After all, Yoruba movies were being shot on video for years before Living in Bondage but it was a niche audience that didn't make any headway toward building the kind of industry we have today.

Another thing: Nigerian journalists love starting off stories like this when writing about certain persons and events from the past:

Living in Bondage. Remember that Igbo movie?
It's a bad habit that they have REALLY got to stop. It's so annoying.
 

Sola

Administrator
Staff member
#3
I don't think you can really argue that any Yoruba-language movie was the foundation of Nollywood.
And then maybe you can...Several titles in fact...I doubt Ogunjiofor will agree he was motivated to push for his movie because he saw the success of the Yoruba movies shot on video. He wouldn't have considered making his video movie if the Yoruba movies hadn't successfully opened the avenue...
After all, Yoruba movies were being shot on video for years before Living in Bondage but it was a niche audience that didn't make any headway toward building the kind of industry we have today.
It was a huge audience still, niche notwithstanding. What the Yoruba movie makers back then did was to establish it was doable. Living in Bondage's biggest attraction to its own niche audience back then was the fact that it was the first of its kind, while the Yoruba market had already been saturated. We all know the attraction a first product in a genre can have...So, Living in Bondage understandably sold like hell...

But you can't deny the fact that producers like Ogunjiofor took what the Yoruba video filmmakers started to the next level with the infusion of money though...
It's a bad habit that they have REALLY got to stop. It's so annoying.
'Cause...It wasn't an Igbo movie?

Its really hard to get into this sort of thread without sounding one-kind, and that's why I stay out of 'em...
 

takestyle

Well-Known Member
#5
And then maybe you can...Several titles in fact...I doubt Ogunjiofor will agree he was motivated to push for his movie because he saw the success of the Yoruba movies shot on video. He wouldn't have considered making his video movie if the Yoruba movies hadn't successfully opened the avenue...
It was a huge audience still, niche notwithstanding. What the Yoruba movie makers back then did was to establish it was doable. Living in Bondage's biggest attraction to its own niche audience back then was the fact that it was the first of its kind, while the Yoruba market had already been saturated. We all know the attraction a first product in a genre can have...So, Living in Bondage understandably sold like hell...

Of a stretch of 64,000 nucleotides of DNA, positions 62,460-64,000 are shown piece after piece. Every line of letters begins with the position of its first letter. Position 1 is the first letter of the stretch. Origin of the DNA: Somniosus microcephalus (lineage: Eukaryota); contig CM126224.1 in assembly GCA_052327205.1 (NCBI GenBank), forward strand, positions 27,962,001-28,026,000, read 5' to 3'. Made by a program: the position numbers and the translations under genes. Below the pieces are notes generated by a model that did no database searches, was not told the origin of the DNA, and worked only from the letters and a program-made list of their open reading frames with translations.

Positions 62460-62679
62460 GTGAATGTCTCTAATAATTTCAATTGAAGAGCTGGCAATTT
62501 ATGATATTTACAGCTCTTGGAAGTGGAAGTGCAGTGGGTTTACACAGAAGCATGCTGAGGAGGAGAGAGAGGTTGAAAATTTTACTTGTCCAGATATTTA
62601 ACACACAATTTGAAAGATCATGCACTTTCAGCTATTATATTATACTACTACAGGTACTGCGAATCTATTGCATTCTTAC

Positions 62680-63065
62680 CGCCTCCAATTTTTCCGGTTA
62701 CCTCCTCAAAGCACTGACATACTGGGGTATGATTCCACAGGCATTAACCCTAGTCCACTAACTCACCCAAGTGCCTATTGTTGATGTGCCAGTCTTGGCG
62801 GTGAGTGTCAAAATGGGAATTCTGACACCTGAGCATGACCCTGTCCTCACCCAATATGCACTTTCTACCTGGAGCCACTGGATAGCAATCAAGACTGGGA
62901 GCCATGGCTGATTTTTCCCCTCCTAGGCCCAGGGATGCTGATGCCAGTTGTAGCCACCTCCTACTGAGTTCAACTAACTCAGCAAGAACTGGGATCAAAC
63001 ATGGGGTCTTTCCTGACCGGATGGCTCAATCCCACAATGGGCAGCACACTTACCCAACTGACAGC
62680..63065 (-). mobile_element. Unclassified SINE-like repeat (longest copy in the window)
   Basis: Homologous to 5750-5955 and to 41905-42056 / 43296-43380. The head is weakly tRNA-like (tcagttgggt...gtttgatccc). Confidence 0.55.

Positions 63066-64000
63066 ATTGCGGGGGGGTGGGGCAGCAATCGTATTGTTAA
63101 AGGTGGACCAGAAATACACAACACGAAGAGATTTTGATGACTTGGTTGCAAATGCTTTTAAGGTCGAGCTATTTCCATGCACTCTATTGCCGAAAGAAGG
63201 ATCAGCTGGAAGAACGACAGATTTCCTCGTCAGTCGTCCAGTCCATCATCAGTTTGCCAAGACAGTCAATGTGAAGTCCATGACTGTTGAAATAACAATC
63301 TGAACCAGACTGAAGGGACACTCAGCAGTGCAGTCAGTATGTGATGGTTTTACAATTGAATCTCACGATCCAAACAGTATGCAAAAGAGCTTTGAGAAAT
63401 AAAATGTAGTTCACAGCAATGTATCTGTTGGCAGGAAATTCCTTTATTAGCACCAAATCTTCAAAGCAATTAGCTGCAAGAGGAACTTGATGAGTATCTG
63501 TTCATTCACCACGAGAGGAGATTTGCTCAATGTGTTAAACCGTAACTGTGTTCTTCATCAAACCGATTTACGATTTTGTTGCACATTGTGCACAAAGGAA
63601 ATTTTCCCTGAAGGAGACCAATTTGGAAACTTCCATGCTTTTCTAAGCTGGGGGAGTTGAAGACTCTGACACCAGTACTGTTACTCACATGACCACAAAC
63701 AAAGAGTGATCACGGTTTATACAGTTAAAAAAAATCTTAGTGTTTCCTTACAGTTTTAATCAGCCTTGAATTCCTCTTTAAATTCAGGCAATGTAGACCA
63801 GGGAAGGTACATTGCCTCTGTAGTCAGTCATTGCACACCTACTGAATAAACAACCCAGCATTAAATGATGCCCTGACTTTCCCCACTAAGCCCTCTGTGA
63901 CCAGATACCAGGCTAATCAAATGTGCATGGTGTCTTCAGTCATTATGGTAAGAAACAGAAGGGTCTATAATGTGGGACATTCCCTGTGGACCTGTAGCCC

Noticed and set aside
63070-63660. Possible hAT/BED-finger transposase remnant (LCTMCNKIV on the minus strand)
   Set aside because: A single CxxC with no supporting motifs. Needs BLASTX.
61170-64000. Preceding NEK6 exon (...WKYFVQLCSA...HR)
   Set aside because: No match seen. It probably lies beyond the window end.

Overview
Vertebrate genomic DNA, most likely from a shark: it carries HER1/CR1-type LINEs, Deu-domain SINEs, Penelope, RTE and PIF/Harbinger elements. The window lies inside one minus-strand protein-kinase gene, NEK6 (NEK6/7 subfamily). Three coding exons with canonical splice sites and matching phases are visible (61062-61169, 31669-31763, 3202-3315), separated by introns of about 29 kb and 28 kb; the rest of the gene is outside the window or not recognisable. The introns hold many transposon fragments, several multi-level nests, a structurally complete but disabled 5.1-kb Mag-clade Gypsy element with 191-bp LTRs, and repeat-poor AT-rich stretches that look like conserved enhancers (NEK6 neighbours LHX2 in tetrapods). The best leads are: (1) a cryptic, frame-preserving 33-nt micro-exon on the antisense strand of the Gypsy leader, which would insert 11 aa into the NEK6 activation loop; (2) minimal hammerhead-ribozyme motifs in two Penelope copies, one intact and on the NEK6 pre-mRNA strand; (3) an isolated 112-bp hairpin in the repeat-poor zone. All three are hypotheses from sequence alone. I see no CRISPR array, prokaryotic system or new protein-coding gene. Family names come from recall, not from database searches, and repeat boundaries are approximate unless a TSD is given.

I would call the Yoruba video movies the progenitors of Living in Bondage and Nollywood--"proto-Nollywood," if you will.

To use a musical analogy, it's much like the way James Brown's heavily rhythmic style of R&B laid the foundation that would be built into a genre called Funk by the likes of Sly & the Family Stone and Parliament Funkadelic, but James Brown's music wasn't really Funk, and is only referred to as such retroactively.

The Yoruba movies had a large audience, for sure... But it was still a niche. What Living in Bondage did was open a huge NATIONAL market... I'm still not sure HOW or WHY exactly it so, as it was in Igbo and should have been niche itself.

It's hard for me to make up my mind about what was so different about Living in Bondage since I haven't seen most of the Yoruba video plays... But my vague memories have them being somewhat... provincial in their appeal. And not long ago Raskimono sent me a 1995 article that described, for instance, Aromire's productions as often being shot in a single room, with three movies being shot in a single day without the actors changing costumes between movies, let alone between scenes.

If I'm to assume that the general standard of the Yoruba video plays was around that level, then it would seem that what set Living in Bondage apart might have been its ambition, its scale, its production values.

The Yoruba productions might have planted the seed indicating that films could be directly shot and distributed on video, but Living in Bondage (from where I am standing right now, anyway) built the idea that they could be actual MOVIES and not just filmed theater shows.